Seventh and last in a series of studio report cards from TheWrap; previously:
PARAMOUNT: For Paramount, It Was Low Risk and Shared Reward
DISNEY: For Disney, Big Hits Came With Big Bills
UNIVERSAL: Studio Grows Some Green Shoots
FOX: For Fox, a Hot Start to 2010 Goes South
LIONSGATE: Stallone, 'Exorcism' Fuel Lionsgate's Low-Cost Hit Streak
SONY: Sony Bets on Originals in Franchise-Heavy Market
Once again, No. 1 in market share, finishing out the year with a bang that included yet another "Harry Potter" hit.
Driven by the monster international box-office performances of "Harry Potter and the Deathly Hallows Part 1," "Inception" and "Clash of the Titans," it was another record-breaking year theatrically for Warner, which shattered both international and global marks.
And it didn't just break those records — it blew them up.
Grossing a projected $2.94 billion in the foreign market, Warner beat Fox's $2.45 billion mark, set only last year.
Meanwhile, the studio shattered its own global revenue mark of $4.01 billion — also set last year — with a forecasted full-year gross of $4.83 billion.
Warner Bros. was also the leader in domestic market share for the third straight year, with $1.89 billion in projected revenue.
"We had movies that played huge internationally, and that was the big difference for us this year," Warner co-president Jeffrey Robinov told TheWrap, adding that 2009 fourth-quarter titles including "Sherlock Holmes" — which saw the bulk of its $314 million in overseas gross happen in 2010 — contributed to this year's tally.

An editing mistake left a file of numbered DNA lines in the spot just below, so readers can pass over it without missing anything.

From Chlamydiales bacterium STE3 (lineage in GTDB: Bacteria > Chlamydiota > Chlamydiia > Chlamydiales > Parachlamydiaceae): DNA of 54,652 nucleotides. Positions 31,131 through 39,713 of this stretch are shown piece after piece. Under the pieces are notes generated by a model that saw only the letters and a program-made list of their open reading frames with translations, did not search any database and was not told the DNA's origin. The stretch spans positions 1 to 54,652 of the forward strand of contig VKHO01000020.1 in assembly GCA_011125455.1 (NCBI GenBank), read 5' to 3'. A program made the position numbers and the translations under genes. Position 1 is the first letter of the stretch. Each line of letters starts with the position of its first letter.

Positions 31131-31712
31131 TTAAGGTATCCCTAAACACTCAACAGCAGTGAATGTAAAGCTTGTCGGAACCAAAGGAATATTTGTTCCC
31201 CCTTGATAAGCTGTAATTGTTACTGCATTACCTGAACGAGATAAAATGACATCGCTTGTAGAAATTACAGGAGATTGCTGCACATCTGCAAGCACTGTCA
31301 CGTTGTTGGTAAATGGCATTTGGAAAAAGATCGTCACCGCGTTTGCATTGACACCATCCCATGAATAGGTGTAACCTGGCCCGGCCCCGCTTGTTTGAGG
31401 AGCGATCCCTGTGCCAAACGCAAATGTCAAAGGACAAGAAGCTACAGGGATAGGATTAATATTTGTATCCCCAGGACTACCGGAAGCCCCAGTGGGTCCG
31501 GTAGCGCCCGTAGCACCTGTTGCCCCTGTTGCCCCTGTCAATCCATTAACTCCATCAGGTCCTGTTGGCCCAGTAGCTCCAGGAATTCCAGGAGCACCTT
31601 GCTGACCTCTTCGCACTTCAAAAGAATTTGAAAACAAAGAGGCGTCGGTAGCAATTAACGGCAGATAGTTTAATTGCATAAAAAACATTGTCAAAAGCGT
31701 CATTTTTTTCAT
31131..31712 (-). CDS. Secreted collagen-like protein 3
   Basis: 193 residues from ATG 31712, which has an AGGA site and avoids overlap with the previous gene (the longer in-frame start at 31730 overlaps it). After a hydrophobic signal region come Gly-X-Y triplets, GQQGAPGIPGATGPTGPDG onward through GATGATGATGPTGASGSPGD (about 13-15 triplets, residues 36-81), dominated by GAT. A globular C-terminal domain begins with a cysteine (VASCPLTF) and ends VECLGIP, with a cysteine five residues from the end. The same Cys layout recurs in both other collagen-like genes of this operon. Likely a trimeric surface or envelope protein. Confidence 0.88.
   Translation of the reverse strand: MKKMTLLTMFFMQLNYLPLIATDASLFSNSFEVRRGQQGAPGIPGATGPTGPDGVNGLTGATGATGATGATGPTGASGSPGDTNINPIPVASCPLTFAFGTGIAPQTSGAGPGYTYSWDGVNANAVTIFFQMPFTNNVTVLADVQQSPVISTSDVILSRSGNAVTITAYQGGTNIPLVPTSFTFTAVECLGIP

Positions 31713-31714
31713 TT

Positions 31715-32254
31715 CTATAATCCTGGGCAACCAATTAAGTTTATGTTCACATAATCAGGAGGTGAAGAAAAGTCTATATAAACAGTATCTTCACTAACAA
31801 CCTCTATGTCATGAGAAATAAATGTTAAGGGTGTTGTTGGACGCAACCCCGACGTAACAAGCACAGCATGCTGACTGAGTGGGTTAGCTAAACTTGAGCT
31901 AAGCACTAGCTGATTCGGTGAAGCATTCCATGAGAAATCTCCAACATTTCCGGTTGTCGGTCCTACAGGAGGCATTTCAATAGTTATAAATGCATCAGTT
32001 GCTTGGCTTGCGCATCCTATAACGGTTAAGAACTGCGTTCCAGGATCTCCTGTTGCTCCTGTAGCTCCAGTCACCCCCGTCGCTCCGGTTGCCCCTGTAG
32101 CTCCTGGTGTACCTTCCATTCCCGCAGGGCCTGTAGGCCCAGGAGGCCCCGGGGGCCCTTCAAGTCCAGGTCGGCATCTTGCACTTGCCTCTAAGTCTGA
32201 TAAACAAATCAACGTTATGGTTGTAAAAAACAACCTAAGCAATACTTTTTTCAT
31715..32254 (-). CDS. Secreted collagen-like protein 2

Releasing 22 movies in 2010, more than any other studio, Warner also endured its share of flightless birds at the box office, with "Cop Out," "The Losers," "Hereafter" and — most infamously — "Jonah Hex" all floundering.
Going forward, Robinov said the studio will look to release a slightly lower volume of movies … not that Warner seems all that ready to implement that strategy, with more than 20 films queued up for 2011 release, including the final "Harry Potter," Ryan Reynolds tentpole "The Green Lantern," and sequels to "The Hangover," "Final Destination," "Happy Feet" and "Sherlock Holmes."
As for 2010, Robinov said the studio is particularly proud of Christopher Nolan's "Inception," which delivered the rare combination of critical praise and box-office punch.
"It was a big movie that defintely wasn't cheap," he said. "But what (Nolan) did with it, in terms of delivering an artistic and commercial movie, it's sort of why you do this job."